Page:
PETA’s Unfair Attack on the Fur Industry

The fur industry is often targeted unfairly by members of groups like PETA. While PETA is technically against using animals in any way (including keeping them as pets!), they never seem to be as aggressive towards the meat eating populace as they are to fur wearers. In the past, PETA has gone out of their way to interrupt fashion shows, attack designers outside of their stores, and stage gruesome public displays against fur. They usually make the claim that no one should wear fur because it is an excessive luxury and the fur industry is wasteful, capturing the animals only for their fur and not using any other parts.

Donna Karan, Protest, Fur, PETA

PETA hard at work annoying shoppers.

The argument that the fur indsutry is “wasteful” is completely unfounded. While we may not think of animals like beaver, muskrat, raccoon and rabbit as conventional food, many people do consume these animals as a part of their diet. What isn’t consumed by humans is used in other ways. Mink oil is used in cosmetics, the carcasses are composted to make organic fertilizer. (In Europe, mink is sometimes now used to make biofuels!) Much of the wild-caught animal carcasses are left in the wilderness, to complete the cycle and become food for hungry birds, mice and other animals through the long cold winter. Fur Is Green has a great video on their site about the mink farms in Denmark. You can view it here, and see for yourself how the animals are treated from life to death, as well as how the rest of the mink is used.

Why would PETA waste so much time on such a small industry? The number of animals harvested annually for the fur industry barely makes a dent in our animal consumption as a whole. Of the animals slaughtered every year in North America, almost 10 billion animals are used for food, 6 million farmed-raised mink and foxes are killed for their fur, and about 6 millions wild animals are trapped. So the animals used for fur represent less than 0.1% (0.0012) of the number consumed for food. Add the millions of abandonned animals euthanized in humane shelters, millions more killes on our highways, others used for medical research, etc., and we quickly put the real impact of the fur trade into fair perspective. Put even more simply: most of us eat animals at least once a day; how often do you buy a fur coat?!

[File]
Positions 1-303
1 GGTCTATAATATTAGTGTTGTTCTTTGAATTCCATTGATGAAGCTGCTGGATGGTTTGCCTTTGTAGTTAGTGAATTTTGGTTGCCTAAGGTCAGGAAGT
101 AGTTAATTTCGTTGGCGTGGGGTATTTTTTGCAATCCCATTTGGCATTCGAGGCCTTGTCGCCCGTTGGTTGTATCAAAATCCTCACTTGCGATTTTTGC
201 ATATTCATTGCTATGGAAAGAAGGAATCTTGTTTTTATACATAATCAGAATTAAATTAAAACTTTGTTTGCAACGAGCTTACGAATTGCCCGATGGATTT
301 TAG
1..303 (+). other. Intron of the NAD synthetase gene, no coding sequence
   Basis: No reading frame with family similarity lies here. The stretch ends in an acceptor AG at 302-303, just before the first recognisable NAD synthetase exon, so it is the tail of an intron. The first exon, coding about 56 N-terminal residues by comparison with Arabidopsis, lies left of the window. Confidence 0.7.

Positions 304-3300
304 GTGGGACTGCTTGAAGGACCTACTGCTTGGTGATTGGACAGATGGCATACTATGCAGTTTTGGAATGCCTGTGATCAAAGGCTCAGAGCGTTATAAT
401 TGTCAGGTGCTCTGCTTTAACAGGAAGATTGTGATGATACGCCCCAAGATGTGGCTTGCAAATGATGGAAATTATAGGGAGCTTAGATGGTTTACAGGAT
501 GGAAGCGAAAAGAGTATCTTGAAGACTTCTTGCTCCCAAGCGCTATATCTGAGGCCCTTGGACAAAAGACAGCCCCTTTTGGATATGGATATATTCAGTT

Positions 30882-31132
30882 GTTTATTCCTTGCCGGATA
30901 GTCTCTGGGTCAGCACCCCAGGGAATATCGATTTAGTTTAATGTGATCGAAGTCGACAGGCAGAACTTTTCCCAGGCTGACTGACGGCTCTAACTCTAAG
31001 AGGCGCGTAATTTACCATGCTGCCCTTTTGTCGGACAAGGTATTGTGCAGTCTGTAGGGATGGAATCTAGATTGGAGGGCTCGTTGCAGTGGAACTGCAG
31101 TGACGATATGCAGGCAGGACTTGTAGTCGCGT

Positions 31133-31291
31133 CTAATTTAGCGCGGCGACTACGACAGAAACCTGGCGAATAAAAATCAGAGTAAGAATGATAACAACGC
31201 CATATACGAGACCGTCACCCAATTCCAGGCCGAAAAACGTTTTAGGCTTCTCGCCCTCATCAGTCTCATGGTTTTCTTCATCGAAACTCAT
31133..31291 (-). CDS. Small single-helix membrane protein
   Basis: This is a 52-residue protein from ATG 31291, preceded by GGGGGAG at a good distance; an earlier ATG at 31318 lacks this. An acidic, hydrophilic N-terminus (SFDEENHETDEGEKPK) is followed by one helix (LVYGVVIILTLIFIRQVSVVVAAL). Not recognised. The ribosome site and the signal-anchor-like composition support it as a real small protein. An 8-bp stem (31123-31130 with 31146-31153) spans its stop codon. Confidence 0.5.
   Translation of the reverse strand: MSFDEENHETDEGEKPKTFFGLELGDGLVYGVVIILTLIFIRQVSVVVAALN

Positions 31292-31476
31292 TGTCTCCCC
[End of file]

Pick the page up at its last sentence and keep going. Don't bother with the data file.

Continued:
Rosa Mori, Furs, Fur Coats,

Not as often as we'd like to! Beautiful fur coats from Rosa Mori Furs.

Perhaps PETA attacks the fur industry in such a disproportionate fashion because they know that most people eat meat and aren’t going to give it up any time soon (barely 3% of the Canada’s population practices vegetarianism, with an even smaller percentage of that number living a vegan lifestyle). Why pick a fight you know you can’t win when it is so easy to prey (excuse the pun) upon a tiny, artisanal, family-run sector that lacks the financial clout to fight back? Come to think of it: if the PETA-folks had any real ethical conviction, instead of harassing women wearing fur, maybe they should be picketing motorcycle gangs for their use of leather!

The USDA has the numbers on the animals slaughtered for food every year.

The US Fur Commission has some great information on the mink industry and its by products.

Donna Karan protest image from Trendhunter
Fur coat images from Rosa Mori.

This article has been updated  July 12, 2011

How Green is Fur? Synthetics Are Not a Green Alternative